“Ye Oldest Native” speaks: Jasper J. Collins, 1913

1913 Newspaper profile of Knight Band member Jasper Collins

Since the release of the movie, The Free State of Jones (STX Entertainment) on June 24, 2016, interest in the real-life histories of characters such as Newt Knight, Rachel Knight, Jasper Collins, and William Wesley Sumrall (all featured in the movie) has grown. Just recently, independent historian Ed Payne pointed out to me that the following interview with 86-year-old Jasper Collins, during which he candidly discusses his objections to fighting a war to save slavery, has never appeared on Renegade South. —vb

“Ye Oldest Native,” Introduced and transcribed by Ed Payne

Several articles have been posted on Renegade South concerning the Civil War Unionist activities of various member of the Collins family of Mississippi and Texas.   All were sons of early Piney Woods settler Stacy Collins (1786-1854).  One of the sons, Jasper J. Collins (1827-1913), helped organize the Knight Band of renegades in which he was listed as “1st Lieutenant.”*  The following is a profile of Jasper Collins as published in the Jones County News in April 1913.  The editor of the newspaper felt Jasper made a suitable subject based on his venerable age (86 when the article appeared) and his staunch character.  Jasper would died just four months later in August 1913.

As the account makes clear, Jasper Collins was a thoughtful man of firm convictions.  Although he had a minimal backwoods education, he read on the topics of the day and formed his own opinions.  Over his lifetime, this led him to side with the Unionists of the Knight Band, to establish a newspaper in 1895 promoting the Populist Party (“Jasper Collins and the ‘Ellisville Patriot’), and to help found a Universalist Church near his farm in Moselle.  In her 1951 book Echo of the Black Horn, author Ethel Knight had little complimentary to say about the Knight Band in general and much less about its leader Newt Knight.  But she described Jasper Collins as a “gentleman of the ‘first water'” and stated that his motives were those of a true Unionist.  Further evidence, if necessary, comes from the fact that Jasper named his first son born after the Civil War general, Ulysses Sherman Collins (“Unionist naming of Mississippi children: 1861-1880”).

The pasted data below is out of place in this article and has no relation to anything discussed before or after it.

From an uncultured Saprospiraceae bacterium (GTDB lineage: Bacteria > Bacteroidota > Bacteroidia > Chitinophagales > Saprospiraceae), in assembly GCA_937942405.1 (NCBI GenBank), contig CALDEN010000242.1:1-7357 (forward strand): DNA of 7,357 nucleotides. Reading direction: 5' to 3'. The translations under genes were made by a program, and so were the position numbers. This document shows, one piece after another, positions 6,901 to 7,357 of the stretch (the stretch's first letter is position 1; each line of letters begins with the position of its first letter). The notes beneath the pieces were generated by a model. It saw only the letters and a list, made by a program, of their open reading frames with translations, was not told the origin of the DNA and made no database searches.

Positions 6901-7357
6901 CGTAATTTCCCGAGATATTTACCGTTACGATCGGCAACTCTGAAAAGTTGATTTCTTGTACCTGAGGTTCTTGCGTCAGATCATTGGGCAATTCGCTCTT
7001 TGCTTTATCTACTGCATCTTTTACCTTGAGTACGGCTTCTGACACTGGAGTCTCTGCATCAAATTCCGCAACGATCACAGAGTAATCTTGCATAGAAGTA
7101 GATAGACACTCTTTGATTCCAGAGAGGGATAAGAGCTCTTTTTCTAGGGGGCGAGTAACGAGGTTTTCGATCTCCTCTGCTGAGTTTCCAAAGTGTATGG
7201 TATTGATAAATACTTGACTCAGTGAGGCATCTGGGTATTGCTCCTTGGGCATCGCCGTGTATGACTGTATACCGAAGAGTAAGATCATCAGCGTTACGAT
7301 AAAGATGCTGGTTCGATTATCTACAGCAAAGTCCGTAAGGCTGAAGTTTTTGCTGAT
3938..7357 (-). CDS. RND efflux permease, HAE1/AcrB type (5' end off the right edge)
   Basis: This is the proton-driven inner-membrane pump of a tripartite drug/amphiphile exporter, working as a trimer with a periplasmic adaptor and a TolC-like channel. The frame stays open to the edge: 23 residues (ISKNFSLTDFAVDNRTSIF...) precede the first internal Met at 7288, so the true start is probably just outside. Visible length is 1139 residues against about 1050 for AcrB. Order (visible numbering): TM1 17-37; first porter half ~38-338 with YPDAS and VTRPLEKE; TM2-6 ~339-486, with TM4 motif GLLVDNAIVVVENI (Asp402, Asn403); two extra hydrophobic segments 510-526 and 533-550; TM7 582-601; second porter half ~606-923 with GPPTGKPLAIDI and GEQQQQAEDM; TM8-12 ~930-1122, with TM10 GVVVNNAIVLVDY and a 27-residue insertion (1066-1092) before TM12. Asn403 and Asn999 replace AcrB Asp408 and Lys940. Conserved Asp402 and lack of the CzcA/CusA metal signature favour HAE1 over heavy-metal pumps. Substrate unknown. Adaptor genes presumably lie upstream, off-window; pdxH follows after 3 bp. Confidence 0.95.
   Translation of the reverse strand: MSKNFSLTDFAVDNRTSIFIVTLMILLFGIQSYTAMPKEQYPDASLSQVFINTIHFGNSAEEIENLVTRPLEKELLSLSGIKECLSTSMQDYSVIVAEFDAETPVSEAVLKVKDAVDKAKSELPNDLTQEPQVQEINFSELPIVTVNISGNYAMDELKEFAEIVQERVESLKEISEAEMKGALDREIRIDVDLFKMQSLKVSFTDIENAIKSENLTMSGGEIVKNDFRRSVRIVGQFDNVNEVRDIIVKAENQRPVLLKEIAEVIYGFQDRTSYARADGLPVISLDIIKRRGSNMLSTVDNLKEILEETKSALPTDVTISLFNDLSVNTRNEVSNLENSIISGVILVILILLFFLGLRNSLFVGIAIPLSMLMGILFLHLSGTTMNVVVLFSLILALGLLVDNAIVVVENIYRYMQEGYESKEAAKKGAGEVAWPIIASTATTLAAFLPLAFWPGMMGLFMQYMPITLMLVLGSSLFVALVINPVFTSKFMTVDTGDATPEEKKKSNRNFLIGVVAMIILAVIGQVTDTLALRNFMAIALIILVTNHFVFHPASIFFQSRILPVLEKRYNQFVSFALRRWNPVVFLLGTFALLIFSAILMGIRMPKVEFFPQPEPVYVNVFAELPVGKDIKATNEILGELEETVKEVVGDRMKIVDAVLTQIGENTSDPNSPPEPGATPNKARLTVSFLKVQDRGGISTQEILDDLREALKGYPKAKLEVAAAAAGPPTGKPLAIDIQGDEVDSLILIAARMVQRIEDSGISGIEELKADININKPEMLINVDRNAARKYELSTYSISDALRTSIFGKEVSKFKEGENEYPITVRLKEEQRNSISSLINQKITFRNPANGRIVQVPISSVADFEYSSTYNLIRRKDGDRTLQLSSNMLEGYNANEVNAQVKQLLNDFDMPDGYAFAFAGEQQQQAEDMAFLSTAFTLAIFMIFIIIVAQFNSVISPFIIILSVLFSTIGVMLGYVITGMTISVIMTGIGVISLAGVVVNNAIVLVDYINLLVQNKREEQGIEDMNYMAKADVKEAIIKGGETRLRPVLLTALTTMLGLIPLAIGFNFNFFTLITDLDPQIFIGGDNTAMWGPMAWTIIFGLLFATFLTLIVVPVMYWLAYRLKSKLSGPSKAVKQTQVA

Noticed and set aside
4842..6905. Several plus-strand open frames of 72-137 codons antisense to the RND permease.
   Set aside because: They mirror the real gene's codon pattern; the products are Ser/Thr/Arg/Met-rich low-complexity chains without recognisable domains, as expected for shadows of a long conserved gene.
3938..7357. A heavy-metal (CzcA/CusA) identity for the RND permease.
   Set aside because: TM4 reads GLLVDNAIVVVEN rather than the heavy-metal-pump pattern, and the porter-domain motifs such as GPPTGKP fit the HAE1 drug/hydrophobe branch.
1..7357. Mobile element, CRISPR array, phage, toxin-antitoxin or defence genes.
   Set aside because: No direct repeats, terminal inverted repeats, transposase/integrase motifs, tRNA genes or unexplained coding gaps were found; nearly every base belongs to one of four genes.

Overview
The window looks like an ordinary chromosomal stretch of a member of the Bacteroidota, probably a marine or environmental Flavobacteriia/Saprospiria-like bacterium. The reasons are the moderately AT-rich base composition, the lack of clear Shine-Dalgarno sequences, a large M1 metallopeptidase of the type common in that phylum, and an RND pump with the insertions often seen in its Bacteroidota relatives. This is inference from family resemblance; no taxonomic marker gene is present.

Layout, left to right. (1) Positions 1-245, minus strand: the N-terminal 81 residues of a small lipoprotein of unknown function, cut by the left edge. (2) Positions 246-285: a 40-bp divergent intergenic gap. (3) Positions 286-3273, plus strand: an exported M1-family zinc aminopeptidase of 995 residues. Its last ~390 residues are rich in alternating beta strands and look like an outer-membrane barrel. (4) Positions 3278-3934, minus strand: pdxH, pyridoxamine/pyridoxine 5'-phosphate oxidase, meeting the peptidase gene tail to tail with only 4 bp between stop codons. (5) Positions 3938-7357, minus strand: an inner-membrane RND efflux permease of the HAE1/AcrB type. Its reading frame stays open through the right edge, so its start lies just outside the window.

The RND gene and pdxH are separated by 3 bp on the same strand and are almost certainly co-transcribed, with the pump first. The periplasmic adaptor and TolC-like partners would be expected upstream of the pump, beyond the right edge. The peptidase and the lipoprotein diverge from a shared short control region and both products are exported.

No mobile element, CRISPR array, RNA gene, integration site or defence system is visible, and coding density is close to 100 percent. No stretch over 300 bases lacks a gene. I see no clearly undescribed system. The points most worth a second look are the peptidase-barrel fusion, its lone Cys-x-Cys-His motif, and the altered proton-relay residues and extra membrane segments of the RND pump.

During and after Reconstruction, the activities of the Knight Band fell into the shadows as Confederate veterans and their families in Jones County, as elsewhere throughout the South, embraced the Lost Cause defense of the Confederacy.  Jasper himself had enlisted in the 7th Battalion Mississippi Infantry under pressure from the Conscription Act in the Spring of 1862, but—as he explains in the article—deserted in disgust when the Confederate Congress passed a law allowing one male military exemption for every 20 slaves owned.  He assisted Newt Knight in the formation of the Knight Band one year later.  As the article indicates, he never sought to disavow or minimize his actions because he felt they were correct.  Whether they agreed or not, his neighbors elected him to the Jones County Board of Supervisors for several terms and later elected his son Ulysses as Chancery Clerk.  — Ed Payne

Jones County News, April 10, 1913, page 5

YE OLDEST NATIVE
Interesting Interview with Mr. J. J. Collins, including:
How our Ancestors lived.  The Woods Filled With Deer, Bears and Wolves, and Bear. People Held Land by Squatter Sovereignty, Jones County Did Not Secede from the Southern Confederacy.